ACTOR, COMEDIAN AND ANIMAL RIGHTS ACTIVIST RICKY GERVAIS

Cruelty to animals, also called animal abuseanimal neglect or animal cruelty, is the infliction by omission (neglect) or by commission by humans of suffering or harm upon any animal. More narrowly, it can be the causing of harm or suffering for specific achievement, such as killing animals for entertainment; cruelty to animals sometimes encompasses inflicting harm or suffering as an end in itself, defined as zoosadism.

Animal cruelty can be broken down into two main categories: active and passive. Passive cruelty is typified by cases of neglect, in which the cruelty is a lack of action rather than the action itself. Oftentimes passive animal cruelty is accidental, born of ignorance. In many cases of neglect in which an investigator believes that the cruelty occurred out of ignorance, the investigator may attempt to educate the pet owner, then revisit the situation. In more severe cases, exigent circumstances may require that the animal be removed for veterinary care.

Whether it is Elephants killed for their tusks or beaten so they comply in the Asian tourism ‘industry’, Rhino slaughtered for their horns for ‘traditional Chinese medicine (TCM), animals skinned alive for the fur trade etc, animal activists need to stand together to fight for their rights.

At many elephant ‘sanctuaries’ across Thailand and in other countries, the elephants are taught to fear humans. This is so that they will act with compliancy. From babies they are tied up, starved and beaten in what is known as a ‘crush’. This is the act of breaking a young elephant’s spirit. And it’s mostly true what they say: an elephant never forgets. This means that, with their long memories, elephants remember this period of abuse for the rest of their lives. It ensures that the elephants will do what the trainers (also known as mahouts) say, and are more easily trained.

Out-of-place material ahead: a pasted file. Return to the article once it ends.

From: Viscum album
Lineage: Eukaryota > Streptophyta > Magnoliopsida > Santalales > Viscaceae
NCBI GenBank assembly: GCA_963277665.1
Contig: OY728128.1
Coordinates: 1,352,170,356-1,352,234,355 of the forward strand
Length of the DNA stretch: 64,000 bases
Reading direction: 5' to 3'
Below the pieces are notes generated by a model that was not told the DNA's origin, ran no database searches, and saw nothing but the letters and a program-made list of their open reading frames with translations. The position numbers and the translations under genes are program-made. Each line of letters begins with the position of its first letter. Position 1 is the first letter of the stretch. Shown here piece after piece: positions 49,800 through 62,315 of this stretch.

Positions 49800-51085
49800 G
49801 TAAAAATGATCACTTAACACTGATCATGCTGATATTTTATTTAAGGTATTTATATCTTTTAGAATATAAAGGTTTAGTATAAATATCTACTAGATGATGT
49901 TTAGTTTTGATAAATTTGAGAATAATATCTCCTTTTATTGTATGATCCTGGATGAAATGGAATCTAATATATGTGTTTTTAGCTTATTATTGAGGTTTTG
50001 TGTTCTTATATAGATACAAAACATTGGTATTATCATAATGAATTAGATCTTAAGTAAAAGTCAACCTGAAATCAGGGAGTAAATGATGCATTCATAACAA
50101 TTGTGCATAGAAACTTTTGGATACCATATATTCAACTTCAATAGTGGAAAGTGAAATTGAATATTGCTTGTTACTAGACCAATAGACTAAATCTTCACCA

They are also commonly beaten with hooks and sticks that have nails poking out of them – this is when they are seen to be misbehaving or not following orders, or being too slow to respond. The mahouts want the animals to be constantly putting on a performance for those tourists who are there for elephant riding in Thailand.

UNDERCOVER FOOTAGE SHOWS CRUEL TRAINING USED ON BABY ELEPHANTS TO BOOST THAILAND TOURISM

As poaching and habitat loss ravage rhinoceros and elephant populations, protections for these species are vitally important. Today, all five rhino species and both elephant species are threatened with extinction. Efforts are underway across the globe to save these iconic animals.

Elephants and rhinos often experience painful deaths when poached. Rhinos may have their horns cut off while they are still alive and contrary to belief, elephants do not lose their tusks; they are hacked out by poachers.

More than a thousand rhinos and tens of thousands of elephants are killed each year to feed demand for ivory and rhino horn. The international trade in elephants, rhinos, and other species is the second-largest threat to wildlife after habitat loss. If the market continues to drive poaching, both rhinos and elephants could vanish from the wild as early as 2034.

HORRIFIC IMAGES OF ELEPHANTS POACHED FOR THEIR TUSKS AND A RHINO FOR ITS HORN

Every year, hundreds of badgers meet a horrific death in the name of ‘sport’ in the UK at the hands of terriermen. Many of those who have been caught digging into badger setts have used the excuse that they were after foxes – and many have escaped prosecution by so doing.

More than 10,000 are caught, tortured and killed in the UK each year by huntsmen with terriers – with almost a third of these illegal acts being carried out in Wales. Alarmingly, this figure is rising constantly. Terry Spamer, a former RSPCA inspector, believes that there are around 2,000 people involved in badger baiting currently. However, only around three people are caught and convicted of badger baiting each year, while the majority carry on breaking the law.

Traditional fox hunting was banned in England and Wales under the Hunting Act 2004. In spite of existing legislation, there has been 500 successful prosecutions under the Act. However, many incidents of illegal hunting have gone unpunished.

FOX HUNTING AND BADGER BAITING IS ILLEGAL IN THE UK BUT CARRIES ON WITH WITH APPARENT IMPUNITY

Dogfighting is an inhumane ‘bloodsport’ where dogs who have been bred, conditioned and trained to fight are placed in a pit to fight each other for spectator ‘entertainment’ and profit. Fights average one to two hours, ending when one of the dogs cannot continue.